The Obama Administration’s new defense strategy envisions the reshaping of the U.S. military to reflect changing geostrategic challenges, emerging threats and new technologies. It will not be enough for the Department of Defense merely to shed irrelevant, excess and obsolescent systems and organizations. It will have to invest in a host of new capabilities while simultaneously struggling to ensure that the overall force is maintained and upgraded. In order to maintain, “our military superiority with armed forces that are agile, flexible and ready for the full range of contingencies and threats,” to use the President’s own words, the Pentagon will be need a healthy, innovative and responsive defense industrial base.
However, both the administration and Congress have taken steps that will weaken the defense industrial base, reduce its capacity for innovation, limit its ability to surge in the event of a greater-than-expected threat and even increase costs to the government at a time when defense budgets are projected to shrink significantly. Industry associations and independent think tanks have repeatedly warned that the world-class status of the U.S. defense industrial base is at risk.
Over the past three years, the administration has imposed new and onerous policy, regulatory and contracting burdens on private defense companies. It expanded the definition of inherently governmental functions — those that can be performed only by government employees. DoD took this even farther, pursuing a policy of insourcing to the public defense industrial base work that had long been conducted in the private sector and did so based, in many cases, on murky business case analyses. In addition, the Pentagon instituted a new acquisition strategy that increased the private sector’s costs of doing business while simultaneously injecting more uncertainty into the process. The greater use in the source selection process of standards such as “lowest price, technically acceptable” threatens to dumb down the workforce and discourage companies from making investments in infrastructure, equipment and even research and development. Ironically, at the same time that it is aggressively pushing for increased competition among the prime contractors, DoD is doing very little to ensure greater competition for subsystems, components and parts, particularly in maintenance, repair and overhaul.
To make matters worse, Congress also took steps which will make it more difficult for private defense companies to operate successfully. The recently enacted 2012 National Defense Authorization Act (NDAA) expands the role of the public defense industrial base at the expense of the private sector. For example, it requires DoD to establish an “appropriate mix” between military, civilian and private contractors while mandating that cost not be the primary consideration in rebalancing the workforce. The NDAA significantly broadens the definition of depot level maintenance by adding all aspects of software and eliminating exclusions for special access programs. It also expands the definition of core by including now “critical functions,” “associated logistical capabilities,” and technical data. Since the NDAA maintains the protected status of the public defense industrial base under the requirements for core and “50-50,” the results can only be a reduction in the maintenance and sustainment work available to private companies.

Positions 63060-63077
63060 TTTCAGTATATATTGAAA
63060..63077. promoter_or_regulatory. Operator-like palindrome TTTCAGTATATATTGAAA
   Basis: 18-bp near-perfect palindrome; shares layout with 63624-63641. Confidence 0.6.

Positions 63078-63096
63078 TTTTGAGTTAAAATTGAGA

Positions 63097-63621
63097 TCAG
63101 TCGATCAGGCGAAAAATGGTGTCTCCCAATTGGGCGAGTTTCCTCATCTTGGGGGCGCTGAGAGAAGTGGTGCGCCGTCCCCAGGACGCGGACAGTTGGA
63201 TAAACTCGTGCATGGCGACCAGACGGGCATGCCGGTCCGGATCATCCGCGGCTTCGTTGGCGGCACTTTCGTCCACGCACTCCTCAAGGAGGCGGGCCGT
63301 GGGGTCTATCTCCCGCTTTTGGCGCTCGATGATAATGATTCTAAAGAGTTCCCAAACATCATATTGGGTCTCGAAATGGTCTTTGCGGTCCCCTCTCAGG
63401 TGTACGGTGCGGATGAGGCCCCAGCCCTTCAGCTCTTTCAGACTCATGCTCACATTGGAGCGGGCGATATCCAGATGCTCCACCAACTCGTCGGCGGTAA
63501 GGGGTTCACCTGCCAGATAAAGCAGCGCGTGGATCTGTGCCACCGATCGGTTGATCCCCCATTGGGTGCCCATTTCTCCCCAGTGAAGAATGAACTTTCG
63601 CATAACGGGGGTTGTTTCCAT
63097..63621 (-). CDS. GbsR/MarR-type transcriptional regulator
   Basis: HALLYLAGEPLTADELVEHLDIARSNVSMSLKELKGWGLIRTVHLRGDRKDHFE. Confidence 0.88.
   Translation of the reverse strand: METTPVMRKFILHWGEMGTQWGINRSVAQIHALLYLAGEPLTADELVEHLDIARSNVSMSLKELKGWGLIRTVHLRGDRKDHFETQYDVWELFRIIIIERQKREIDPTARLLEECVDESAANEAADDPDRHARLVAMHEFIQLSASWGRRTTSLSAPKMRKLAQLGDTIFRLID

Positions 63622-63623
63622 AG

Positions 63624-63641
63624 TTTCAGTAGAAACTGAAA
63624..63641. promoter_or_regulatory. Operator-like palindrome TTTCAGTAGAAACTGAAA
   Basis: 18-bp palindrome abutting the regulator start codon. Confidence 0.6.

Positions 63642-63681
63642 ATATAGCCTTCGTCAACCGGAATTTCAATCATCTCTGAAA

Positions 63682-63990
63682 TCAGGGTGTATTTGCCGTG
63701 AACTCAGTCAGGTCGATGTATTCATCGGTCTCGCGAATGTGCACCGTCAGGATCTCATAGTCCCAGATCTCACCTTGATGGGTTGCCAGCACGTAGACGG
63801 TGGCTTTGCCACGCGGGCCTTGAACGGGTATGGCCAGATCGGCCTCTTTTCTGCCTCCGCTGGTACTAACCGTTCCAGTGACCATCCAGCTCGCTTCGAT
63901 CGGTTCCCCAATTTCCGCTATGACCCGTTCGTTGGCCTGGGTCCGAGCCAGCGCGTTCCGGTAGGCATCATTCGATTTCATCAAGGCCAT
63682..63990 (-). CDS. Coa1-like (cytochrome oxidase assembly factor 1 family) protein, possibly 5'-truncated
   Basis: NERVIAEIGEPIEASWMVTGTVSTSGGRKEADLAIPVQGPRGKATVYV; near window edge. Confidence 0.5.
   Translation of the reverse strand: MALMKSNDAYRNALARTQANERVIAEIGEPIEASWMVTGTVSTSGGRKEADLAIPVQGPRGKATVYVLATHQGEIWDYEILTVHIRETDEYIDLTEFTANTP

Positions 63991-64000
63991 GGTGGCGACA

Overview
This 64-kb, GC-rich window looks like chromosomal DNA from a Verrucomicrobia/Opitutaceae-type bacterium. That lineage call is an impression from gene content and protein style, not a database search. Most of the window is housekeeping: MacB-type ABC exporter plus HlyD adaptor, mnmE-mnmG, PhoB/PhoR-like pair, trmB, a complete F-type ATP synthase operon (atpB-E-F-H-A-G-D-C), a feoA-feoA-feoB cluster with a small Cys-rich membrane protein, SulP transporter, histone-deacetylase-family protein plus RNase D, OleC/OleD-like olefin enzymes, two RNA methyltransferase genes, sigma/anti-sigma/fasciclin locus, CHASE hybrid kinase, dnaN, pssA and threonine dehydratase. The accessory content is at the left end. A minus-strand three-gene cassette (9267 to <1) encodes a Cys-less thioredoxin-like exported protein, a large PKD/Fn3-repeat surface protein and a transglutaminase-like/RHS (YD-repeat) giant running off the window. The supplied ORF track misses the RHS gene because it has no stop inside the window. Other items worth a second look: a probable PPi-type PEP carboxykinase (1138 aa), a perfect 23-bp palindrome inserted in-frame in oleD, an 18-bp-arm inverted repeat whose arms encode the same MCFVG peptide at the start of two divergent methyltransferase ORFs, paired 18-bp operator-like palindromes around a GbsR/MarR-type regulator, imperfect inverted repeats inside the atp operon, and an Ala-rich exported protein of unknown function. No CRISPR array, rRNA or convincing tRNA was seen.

If the administration and Congress thinks it can mistreat private industry without consequences they are sorely mistaken. The responses can be as straightforward as closing inefficient facilities as Boeing recently did in Wichita, Kansas or as consequential as exiting the sector. Unfortunately, what is more difficult to observe is the pernicious effects on the healthy and international competitiveness of the U.S. defense industrial base that results from private companies cutting back on investments in people, processes and technologies in response to an increasingly hostile business climate. In addition, recent actions by the administration and Congress make it less likely that potential new players will want to enter the defense sector.
If the administration wants a leaner and more agile military it will require a defense industrial base with similar characteristics. Current policies and laws virtually guarantee that this will not happen.
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